If conference calls and even Skype conversations never feel quite the same as sitting in a room with someone, it’s because we communicate a vast amount of extra information with every part of our bodies, from the arch of our eyebrows to the movements of our feet. Researchers have devoted a lot of time to studying body language, and Quartz turned to some academic papers to compile these explanations about the impact of various body positions.
A 2010 paper by Columbia University’s Dana Carney and her colleagues looked at what people infer about your social power from your body language. It found that people considered more powerful speak faster; interrupt more; have more vocal pitch variation and more relaxed voice; have lowered brows; nod more; and use more hand gestures. In addition, “high-power individuals were believed to have more erect posture, lean forward more, have open body position, and orient their body towards the other.” To express high power you should also avoid touching yourself, whether to scratch your head or just to quickly sort out your hair.
Testosterone and cortisol are some of the hormones most affected by posture—and they are both affect your mood too. Both men and women who spend more time in “power poses” such as the one described above can decrease their cortisol levels and increase their testosterone levels (pdf), according to a 2010 paper by Carney and another group of colleagues. Combined, this means that you will be more attentive, while also being less stressed. Here are the two power poses that the researchers used in their test:
In a TED talk, social psychologist Amy Cuddy says people can manipulate these hormones by simply performing a power pose for no particular reason. That could be useful when preparing to giving a presentation, for example.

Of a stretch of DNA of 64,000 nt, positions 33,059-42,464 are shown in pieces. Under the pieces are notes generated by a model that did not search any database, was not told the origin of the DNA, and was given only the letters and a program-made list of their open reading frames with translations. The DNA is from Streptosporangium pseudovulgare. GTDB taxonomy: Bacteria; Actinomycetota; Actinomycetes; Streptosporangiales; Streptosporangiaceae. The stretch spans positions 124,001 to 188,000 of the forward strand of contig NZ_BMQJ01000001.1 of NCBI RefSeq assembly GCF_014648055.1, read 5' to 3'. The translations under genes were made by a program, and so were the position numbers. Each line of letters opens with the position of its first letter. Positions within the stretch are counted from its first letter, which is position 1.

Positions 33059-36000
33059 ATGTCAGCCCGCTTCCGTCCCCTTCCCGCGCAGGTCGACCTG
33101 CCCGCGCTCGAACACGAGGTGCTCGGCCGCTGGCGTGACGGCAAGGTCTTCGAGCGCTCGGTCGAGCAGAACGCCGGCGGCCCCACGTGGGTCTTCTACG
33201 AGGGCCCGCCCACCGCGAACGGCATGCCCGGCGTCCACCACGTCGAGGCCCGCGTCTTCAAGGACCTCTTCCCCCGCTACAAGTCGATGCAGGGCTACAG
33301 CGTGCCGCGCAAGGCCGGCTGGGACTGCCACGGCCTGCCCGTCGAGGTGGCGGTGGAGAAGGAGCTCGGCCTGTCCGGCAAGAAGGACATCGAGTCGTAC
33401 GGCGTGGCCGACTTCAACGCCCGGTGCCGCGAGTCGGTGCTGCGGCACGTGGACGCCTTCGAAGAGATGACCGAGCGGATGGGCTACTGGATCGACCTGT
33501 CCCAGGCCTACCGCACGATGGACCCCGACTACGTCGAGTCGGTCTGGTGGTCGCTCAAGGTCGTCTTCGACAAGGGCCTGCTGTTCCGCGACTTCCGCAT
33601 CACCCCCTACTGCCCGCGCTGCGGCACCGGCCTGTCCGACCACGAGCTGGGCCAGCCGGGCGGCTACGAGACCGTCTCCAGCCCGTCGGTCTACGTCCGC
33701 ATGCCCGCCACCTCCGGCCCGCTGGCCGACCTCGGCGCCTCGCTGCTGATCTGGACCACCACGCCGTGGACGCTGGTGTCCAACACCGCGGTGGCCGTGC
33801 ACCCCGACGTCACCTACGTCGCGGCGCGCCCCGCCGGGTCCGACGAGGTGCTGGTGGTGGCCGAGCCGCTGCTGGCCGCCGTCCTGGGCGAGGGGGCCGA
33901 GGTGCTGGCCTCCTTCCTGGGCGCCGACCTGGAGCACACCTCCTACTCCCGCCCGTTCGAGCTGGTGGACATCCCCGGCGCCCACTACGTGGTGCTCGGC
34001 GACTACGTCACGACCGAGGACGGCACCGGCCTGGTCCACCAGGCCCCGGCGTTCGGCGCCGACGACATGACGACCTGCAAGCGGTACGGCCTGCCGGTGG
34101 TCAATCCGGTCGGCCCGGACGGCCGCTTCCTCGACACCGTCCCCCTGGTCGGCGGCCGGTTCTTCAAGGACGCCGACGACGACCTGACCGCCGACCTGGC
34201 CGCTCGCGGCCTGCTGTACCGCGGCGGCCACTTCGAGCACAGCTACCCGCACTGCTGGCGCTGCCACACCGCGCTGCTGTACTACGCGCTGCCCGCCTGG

Standing with your arms crossed or your legs close to each other can give off the impression of being nervous, Carney and Cuddy found. Similarly, other “low power” postures include leaning back (against a wall, for example), crossing your ankles or slumping (if sitting in a chair). Unsurprisingly, “low power” postures increase cortisol levels and decrease testosterone levels, which can make a person more stressed.
In 2009, Michael Lewis from the University of Cardiff suggested a link between a person’s mood and her ability to frown (pdf). Based on experiments, Lewis concluded that frowning can make a person unhappier. The takeaway: Facial expressions can reinforce our emotions, not just drive them. That means that if you pretend to smile, you can trick your body into being happier.
As we mentioned above, the research by Carney et al found that one thing people perceived as powerful do is to square off against someone else. Particularly if the other person is a man, facing him directly can be perceived as confrontational. Conversely, aligning yourself so that you both face the same way reduces tension.
When two people are in a conversation, they automatically imitate various aspects (pdf) of each other’s behavior, according to research by Daniel C. Richardson and his colleagues, Rick Dale, and Kevin Shockley. They speak at a similar speed to one another, leave pauses of similar length and might even (subconsciously) imitate accents (paywall).
A 2004 paper in the journal Family Medicine described how medical students can be taught “mirroring,” both physical and verbal, as a way of improving rapport with patients. Physical mirroring can be as subtle as tilting your head at a similar angle to the other person’s, or as explicit as crossing your right leg over your left one after your partner crosses his legs the other way. Verbal mirroring means responding to things someone says by repeating her last few words and matching her tone of voice, rather than with interjections like “okay.” This can put the other person more at ease and encourage her to reveal more.
It’s a common belief, propagated by practitioners of “neuro-linguistic programming” (NLP), that when a person looks away, the direction of her gaze can tell you if she is accessing visual, auditory or emotional thoughts, and even whether or not she is lying. In fact, there’s little hard evidence for the claims of NLP, and a set of three studies last year debunked the notion that eye movements reveal mendacity. Nonetheless, the theory has become widespread.